A few notes - I do not like templates and I would not like a return to templates. I am certainly not trying to justify a return to them.

Second, to make a mechanic like you proposed work, it would require a bunch of clunky additional rules. You could say, base the "blast" distance off of the initial model removed by the player, but then you'd probably also need to add rules that consecutive models removed from the same unit would have to be from within the blast radius (at least until you run out of models to remove from there).

Third, as a person who plays Black Legion against opponents who like deep strike, my lists often have 30 man units of cultists spread out to stop DW vets/Tempestus Scions from mowing down my backlines. The fact that you don't come across these types of units often is POOR justification to write rules that do not account for them and cause problems when they DO exist.

I'm on a podcast about (video) game design:
https://anchor.fm/makethatgame
And I also stream tabletop painting/playing Mon&Thurs 8PM EST
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Ah, so you're trying to preserve your existing playstyle rather than adjusting to the new gameplay paradigm/meta that would be brought about as a result of a mechanical change. Got it.

And no, you really don't need a bunch of clunky additional rules. This is the entirety of what the rule would need to be in order to assuage your concerns, placed within the context of the "Abilities" section of the weapon profile:

"This weapon does d3 hits to the nearest unit within d6" of the target unit."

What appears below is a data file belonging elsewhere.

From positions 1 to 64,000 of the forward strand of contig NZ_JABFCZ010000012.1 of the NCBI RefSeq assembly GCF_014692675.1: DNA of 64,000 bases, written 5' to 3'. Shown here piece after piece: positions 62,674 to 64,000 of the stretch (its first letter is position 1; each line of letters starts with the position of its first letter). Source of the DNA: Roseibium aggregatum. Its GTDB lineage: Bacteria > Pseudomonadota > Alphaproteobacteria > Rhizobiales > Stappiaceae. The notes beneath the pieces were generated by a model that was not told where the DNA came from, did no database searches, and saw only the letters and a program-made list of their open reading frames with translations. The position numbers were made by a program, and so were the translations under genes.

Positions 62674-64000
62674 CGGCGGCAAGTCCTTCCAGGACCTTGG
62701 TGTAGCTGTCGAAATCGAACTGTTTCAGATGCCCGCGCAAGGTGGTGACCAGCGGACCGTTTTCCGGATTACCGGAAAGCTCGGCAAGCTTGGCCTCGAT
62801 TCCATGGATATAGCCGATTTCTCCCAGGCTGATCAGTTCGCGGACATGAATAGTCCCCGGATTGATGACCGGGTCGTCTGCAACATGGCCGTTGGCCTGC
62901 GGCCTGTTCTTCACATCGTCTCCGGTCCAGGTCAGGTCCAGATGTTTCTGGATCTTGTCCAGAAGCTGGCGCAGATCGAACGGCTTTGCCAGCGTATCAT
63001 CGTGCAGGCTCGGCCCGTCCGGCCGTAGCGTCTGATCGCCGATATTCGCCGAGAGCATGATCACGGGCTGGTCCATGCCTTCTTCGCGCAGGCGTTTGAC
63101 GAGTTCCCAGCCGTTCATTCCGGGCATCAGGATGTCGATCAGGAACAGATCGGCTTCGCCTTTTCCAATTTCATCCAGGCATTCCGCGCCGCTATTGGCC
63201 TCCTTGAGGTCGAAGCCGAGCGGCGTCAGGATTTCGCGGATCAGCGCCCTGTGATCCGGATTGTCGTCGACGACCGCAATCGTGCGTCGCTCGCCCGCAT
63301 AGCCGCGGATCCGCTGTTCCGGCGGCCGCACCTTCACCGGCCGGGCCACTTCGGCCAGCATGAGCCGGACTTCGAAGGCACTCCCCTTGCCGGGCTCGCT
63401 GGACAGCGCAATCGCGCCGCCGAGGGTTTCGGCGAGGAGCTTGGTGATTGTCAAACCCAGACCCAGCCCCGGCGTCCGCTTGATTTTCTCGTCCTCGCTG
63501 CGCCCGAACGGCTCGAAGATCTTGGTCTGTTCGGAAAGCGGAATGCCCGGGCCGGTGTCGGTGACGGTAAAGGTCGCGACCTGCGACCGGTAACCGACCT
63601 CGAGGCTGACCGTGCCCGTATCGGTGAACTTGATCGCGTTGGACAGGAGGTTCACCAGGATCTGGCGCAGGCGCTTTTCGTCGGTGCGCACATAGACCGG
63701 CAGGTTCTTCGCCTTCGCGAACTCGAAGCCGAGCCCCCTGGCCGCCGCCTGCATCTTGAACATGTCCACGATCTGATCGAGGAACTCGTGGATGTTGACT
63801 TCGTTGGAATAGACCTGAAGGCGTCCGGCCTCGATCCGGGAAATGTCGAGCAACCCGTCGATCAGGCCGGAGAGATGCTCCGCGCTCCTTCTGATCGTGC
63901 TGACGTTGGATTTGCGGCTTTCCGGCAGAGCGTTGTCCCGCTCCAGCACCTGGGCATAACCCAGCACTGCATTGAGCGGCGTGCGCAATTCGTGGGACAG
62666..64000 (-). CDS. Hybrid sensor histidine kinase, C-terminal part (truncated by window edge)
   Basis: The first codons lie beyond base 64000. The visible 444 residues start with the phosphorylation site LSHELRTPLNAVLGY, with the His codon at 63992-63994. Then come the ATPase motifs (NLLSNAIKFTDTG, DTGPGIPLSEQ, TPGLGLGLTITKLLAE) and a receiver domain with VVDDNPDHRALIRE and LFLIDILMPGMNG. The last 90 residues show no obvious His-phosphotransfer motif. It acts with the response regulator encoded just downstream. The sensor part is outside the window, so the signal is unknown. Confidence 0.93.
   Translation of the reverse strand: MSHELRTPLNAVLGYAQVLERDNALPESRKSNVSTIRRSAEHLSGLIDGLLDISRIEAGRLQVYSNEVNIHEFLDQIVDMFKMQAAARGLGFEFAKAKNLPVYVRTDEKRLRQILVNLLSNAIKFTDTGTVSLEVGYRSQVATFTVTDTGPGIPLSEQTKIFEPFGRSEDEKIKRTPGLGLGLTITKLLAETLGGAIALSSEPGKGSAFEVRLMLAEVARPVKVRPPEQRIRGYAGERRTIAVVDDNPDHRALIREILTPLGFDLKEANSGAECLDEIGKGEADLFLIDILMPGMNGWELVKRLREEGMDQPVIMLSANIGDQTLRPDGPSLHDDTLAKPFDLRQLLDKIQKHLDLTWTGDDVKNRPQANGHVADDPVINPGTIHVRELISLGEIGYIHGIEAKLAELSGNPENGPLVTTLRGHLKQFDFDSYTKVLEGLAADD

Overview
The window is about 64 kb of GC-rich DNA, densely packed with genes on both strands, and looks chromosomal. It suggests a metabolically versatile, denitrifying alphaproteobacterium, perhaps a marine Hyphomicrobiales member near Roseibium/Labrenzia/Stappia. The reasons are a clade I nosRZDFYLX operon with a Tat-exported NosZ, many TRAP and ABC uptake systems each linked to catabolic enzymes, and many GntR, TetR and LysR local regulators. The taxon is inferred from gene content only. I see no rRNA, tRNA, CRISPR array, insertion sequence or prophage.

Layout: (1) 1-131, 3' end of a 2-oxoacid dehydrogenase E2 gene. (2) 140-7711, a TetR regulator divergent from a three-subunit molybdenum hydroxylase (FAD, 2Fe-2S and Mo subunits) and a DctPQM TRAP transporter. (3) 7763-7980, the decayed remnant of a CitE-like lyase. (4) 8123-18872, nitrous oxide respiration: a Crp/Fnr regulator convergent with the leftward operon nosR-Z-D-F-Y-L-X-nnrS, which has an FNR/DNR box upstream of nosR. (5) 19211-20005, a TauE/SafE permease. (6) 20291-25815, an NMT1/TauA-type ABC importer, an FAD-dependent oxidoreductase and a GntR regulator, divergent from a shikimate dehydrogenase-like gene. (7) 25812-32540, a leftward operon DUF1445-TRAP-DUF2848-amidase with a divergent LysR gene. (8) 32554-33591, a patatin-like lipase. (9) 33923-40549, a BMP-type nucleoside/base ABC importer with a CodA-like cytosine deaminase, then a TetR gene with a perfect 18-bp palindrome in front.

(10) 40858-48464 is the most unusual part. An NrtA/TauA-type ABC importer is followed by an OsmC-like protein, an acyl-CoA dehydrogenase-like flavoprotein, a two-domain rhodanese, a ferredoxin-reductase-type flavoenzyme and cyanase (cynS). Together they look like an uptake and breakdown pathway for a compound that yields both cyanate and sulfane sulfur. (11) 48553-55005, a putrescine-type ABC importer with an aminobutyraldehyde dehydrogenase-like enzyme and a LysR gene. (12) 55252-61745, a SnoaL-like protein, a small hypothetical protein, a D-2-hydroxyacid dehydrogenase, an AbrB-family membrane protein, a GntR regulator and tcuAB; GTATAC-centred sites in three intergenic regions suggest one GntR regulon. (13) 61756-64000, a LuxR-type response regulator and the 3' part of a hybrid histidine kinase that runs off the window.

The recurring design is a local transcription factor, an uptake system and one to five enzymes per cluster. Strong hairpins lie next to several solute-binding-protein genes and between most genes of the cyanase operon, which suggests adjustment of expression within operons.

WOW. MUCH CLUNK. VERY ADDITIONAL.

Thats less "additional rules" than a very large number of weapons already in the game, and dramatically less text than the current "Blast" special rule which needs to be entirely rewritten because of how it broke the game.

This ain't no pansy GW Armor, son - Digital Sculpting Plog, Now with Heavy Weapon Platforms!
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Ma55ter_fett wrote:It reads like the ramblings of a Nigerian lobotomized Shakespeare typed into a cellphone with a very aggressive autocomplete function.
 
   
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Well, if only that was the proposed rule I had any dispute with.

"Each unit within X" of the target unit suffers Y hits from this weapon."

This is the one I'm talking about.

If we do the one you JUST proposed... well it doesn't solve the initial problem of
2) the administrative division of the enemy force affects how effective my explosive shells are:
"Sir, 30 men standing shoulder to shoulder in the open on the objective!"
"Ready the mortars!"